Gene therapy -
- Molecular genetic technology can be used to treat some genetic disorders. If we can get the working copy of the gene into cells where the dysfunctional copy of the gene are being transcribed, the working copy can be expressed and symptoms of that genetic disorder may disappear.
- The Human Genome Project has identified the possible use of interferance RNA that can silence genes by binding to mRNA; used to stop the replication of cytomegalovirus in AIDS patients.
Somatic cell gene therapy - use of specialised cells that have few active producing proteins that are not relevant to that cells function.
- Gene therapy by adding genes (augmentation): Inheritance of faulty alleles leading loss of a function gene product can be engineered by using a functioning copy of the gene in the relevant cells meaning the polypeptide is synthesised and cell function is normal.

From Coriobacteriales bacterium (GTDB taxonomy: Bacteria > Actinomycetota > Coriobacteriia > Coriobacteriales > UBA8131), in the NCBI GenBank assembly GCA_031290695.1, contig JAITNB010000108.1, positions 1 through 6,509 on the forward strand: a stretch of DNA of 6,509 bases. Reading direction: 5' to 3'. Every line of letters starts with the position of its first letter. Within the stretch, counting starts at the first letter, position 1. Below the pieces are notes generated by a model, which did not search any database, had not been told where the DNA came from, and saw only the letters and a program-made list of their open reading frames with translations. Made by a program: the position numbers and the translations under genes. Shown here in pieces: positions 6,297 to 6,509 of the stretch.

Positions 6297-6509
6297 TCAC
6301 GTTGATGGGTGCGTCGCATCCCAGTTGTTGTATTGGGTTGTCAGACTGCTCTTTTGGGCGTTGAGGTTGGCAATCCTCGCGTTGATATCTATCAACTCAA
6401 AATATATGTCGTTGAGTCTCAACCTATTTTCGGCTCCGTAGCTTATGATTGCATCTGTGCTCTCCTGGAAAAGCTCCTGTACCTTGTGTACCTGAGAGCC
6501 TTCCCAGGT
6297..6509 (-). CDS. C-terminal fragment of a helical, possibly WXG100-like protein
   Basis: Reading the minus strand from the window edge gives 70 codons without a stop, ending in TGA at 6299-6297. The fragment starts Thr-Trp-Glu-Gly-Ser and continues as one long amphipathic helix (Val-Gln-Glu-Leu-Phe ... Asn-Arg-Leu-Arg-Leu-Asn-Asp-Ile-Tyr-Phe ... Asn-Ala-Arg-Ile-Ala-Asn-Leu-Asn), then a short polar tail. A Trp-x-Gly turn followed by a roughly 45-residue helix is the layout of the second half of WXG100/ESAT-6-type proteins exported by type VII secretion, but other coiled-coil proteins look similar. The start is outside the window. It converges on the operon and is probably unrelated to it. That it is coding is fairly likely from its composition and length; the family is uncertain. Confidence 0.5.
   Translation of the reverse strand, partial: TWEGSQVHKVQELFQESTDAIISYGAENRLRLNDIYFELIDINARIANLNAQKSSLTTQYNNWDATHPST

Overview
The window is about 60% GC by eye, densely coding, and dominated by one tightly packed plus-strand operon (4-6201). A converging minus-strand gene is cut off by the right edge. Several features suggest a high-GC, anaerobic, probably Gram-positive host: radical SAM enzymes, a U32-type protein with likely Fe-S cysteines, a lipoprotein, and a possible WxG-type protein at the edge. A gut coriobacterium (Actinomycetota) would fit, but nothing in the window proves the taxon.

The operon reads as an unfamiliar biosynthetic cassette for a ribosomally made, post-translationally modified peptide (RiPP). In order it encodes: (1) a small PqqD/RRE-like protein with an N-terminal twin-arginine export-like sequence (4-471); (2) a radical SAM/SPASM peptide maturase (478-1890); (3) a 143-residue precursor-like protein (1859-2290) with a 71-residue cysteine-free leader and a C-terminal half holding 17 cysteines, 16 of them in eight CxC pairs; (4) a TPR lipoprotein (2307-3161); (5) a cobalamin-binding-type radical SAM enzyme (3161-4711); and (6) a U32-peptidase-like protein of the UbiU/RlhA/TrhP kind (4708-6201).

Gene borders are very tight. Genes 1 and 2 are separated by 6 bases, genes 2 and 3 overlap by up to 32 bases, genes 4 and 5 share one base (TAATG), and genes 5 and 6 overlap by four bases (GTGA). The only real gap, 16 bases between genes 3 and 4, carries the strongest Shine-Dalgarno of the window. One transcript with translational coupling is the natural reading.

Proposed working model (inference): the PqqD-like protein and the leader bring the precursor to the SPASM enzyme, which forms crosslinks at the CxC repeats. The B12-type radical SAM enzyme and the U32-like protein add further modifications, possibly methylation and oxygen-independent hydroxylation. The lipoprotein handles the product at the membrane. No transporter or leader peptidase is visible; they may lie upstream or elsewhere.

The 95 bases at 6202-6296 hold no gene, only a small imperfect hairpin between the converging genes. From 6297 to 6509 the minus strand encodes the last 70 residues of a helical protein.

- Gene therapy by killing specific cells: Cancers can be treated by removing certain populations of cells. Using techniques to make the cancers express proteins that are vulnerable to attack by the immune system could lead to targeted cancer treatments.
Germline cell gene therapy -
- Each cell of an early embryo is a stem cell. Engineering a gene into the sperm, egg or zygote cells mean that early embryos all contain a copy of the engineered gene. This gene can then function within any cell where the gene is required.
Transgenic animals have been engineered and functioning allele may be passed onto their offspring. This means that in germline cell gene therapy the new function gene is passed on to their offspring. In Somatic cell gene therapy the modifications are not.
Germline cell gene therapy has been stopped by the Clothier committee as they say that the:
- Interferance of a new DNA could make human evolution happen in an unexpected way
- The modifications are morally, ethically and socially wrong.
Somatic cell gene therapy - Germline cell gene therapy
- techniques to get the gene into the location needed are complex - delivery techniques are more straight forward